Cutting Red Tape Gave Small Businesses Room to Grow, Says the Job Creators Network

Red tape is mostly a nuisance for the largest corporations, but it’s a real killer for Main Street, says JCN
Press ReleaseOctober 17, 2018

Washington, DC (October 17, 2018) – The Trump Administration’s effort to slash red tape is a largely untold story that deserves more attention, said the Job Creators Network today.

“I don’t think that people realize how important this is,” said Alfredo Ortiz, JCN President and CEO. “Deregulation was the spark, and the tax cuts were the fuel.”

Ortiz said the President’s early executive orders slashing unnecessary rules and mandates provided immediate relief to beleaguered small businesses that were under assault from various regulatory agencies for the previous eight years.

“The economic boom started almost precisely when President Trump took office, and that’s because one of his first actions was to slash the excessive red tape of the previous administration,” he said. “That sent a powerful signal to small business owners that things were getting better.”

The Office of Management and Budget announced today that the administration cut $23 billion in regulatory costs in 2017. It also repealed 12 existing regulations for every new one approved.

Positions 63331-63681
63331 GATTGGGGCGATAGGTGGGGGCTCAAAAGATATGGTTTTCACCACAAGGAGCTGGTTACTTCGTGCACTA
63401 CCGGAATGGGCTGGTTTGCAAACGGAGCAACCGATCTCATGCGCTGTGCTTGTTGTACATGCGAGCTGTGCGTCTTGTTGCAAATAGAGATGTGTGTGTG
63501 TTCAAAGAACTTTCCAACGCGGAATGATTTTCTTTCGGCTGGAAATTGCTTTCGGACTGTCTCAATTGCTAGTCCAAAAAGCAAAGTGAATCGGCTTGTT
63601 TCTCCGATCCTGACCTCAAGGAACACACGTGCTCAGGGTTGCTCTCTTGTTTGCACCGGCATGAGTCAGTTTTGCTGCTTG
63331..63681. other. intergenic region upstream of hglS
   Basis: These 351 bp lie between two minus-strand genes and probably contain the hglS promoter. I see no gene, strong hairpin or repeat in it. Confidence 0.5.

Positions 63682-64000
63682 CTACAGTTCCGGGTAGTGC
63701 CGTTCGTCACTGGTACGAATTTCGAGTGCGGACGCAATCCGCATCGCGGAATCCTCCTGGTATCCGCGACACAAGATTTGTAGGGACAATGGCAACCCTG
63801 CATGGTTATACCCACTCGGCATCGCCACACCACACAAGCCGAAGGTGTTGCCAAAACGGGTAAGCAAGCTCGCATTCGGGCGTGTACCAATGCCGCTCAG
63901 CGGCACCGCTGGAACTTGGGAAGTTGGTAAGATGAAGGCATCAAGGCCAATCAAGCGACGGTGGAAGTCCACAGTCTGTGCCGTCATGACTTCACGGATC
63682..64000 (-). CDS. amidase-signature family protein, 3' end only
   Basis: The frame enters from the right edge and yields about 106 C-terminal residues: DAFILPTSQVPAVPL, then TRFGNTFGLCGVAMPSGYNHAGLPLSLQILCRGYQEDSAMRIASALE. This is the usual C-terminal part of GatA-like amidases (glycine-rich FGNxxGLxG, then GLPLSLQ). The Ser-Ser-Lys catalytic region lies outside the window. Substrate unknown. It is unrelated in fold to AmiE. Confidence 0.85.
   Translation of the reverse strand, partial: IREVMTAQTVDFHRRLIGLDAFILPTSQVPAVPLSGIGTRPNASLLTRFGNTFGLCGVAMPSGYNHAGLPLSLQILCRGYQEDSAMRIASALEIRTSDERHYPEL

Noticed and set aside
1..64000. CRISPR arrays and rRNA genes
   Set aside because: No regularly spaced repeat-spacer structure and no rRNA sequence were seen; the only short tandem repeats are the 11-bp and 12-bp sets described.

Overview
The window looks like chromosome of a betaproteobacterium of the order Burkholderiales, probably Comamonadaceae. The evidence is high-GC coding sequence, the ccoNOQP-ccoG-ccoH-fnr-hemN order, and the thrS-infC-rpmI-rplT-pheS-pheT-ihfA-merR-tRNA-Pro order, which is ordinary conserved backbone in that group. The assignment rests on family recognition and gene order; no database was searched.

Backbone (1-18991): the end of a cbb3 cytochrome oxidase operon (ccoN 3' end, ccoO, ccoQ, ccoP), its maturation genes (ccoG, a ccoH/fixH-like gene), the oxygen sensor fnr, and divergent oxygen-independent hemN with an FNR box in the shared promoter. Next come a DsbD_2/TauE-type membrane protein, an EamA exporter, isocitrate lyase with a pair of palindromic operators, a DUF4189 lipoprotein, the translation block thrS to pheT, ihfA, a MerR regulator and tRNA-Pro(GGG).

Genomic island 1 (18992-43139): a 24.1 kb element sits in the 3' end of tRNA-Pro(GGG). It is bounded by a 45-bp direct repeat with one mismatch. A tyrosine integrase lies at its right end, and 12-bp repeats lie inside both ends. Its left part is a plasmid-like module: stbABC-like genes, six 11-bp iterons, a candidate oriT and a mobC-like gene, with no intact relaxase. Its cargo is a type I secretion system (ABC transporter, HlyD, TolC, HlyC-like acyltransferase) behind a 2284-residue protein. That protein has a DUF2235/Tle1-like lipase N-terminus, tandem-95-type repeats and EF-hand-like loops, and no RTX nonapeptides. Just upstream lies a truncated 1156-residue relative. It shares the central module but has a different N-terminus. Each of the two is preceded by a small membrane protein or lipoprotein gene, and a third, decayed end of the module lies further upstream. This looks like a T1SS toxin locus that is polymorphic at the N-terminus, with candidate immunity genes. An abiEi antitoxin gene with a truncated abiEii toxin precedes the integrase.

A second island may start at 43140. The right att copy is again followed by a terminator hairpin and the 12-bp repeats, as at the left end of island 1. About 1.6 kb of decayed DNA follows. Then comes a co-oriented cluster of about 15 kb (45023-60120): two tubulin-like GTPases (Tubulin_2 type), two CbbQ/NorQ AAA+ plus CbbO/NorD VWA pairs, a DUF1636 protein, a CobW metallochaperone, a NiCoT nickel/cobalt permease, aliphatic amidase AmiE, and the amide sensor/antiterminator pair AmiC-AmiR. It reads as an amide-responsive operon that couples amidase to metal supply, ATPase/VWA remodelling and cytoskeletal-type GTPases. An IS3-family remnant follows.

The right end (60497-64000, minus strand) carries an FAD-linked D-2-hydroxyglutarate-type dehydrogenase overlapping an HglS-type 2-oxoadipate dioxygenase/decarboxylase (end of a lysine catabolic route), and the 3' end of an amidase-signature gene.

“Dealing with red tape is costlier for small businesses than for large corporations,” said Ortiz. “That’s because small businesses don’t have stables of lawyers and compliance experts to help them navigate the rules. In most cases, they have to hire expensive outside consultants, or the business owner has to take on that responsibility. Either way, regulatory compliance is a hidden tax that is a drain on the small business sector.”

Ortiz said that while the Tax Cuts and Jobs Act is the most visible economic policy, regulatory reform is also important.

“The Tax Cuts and Jobs Act is a massive boost to the economy, and it’s been especially important to small businesses. But the deregulation is also very important,” said Ortiz. “Healthcare reform is the third major goal for small businesses, and the administration has made some important regulatory changes there as well.”

Ortiz pointed to new rules expanding Association Health Plans and short-term health insurance policies, both of which regulatory changes expand choices and drive down costs for small businesses.

“The new health care regulations are major policy shifts that we believe will have dramatic results in the near future,” said Ortiz.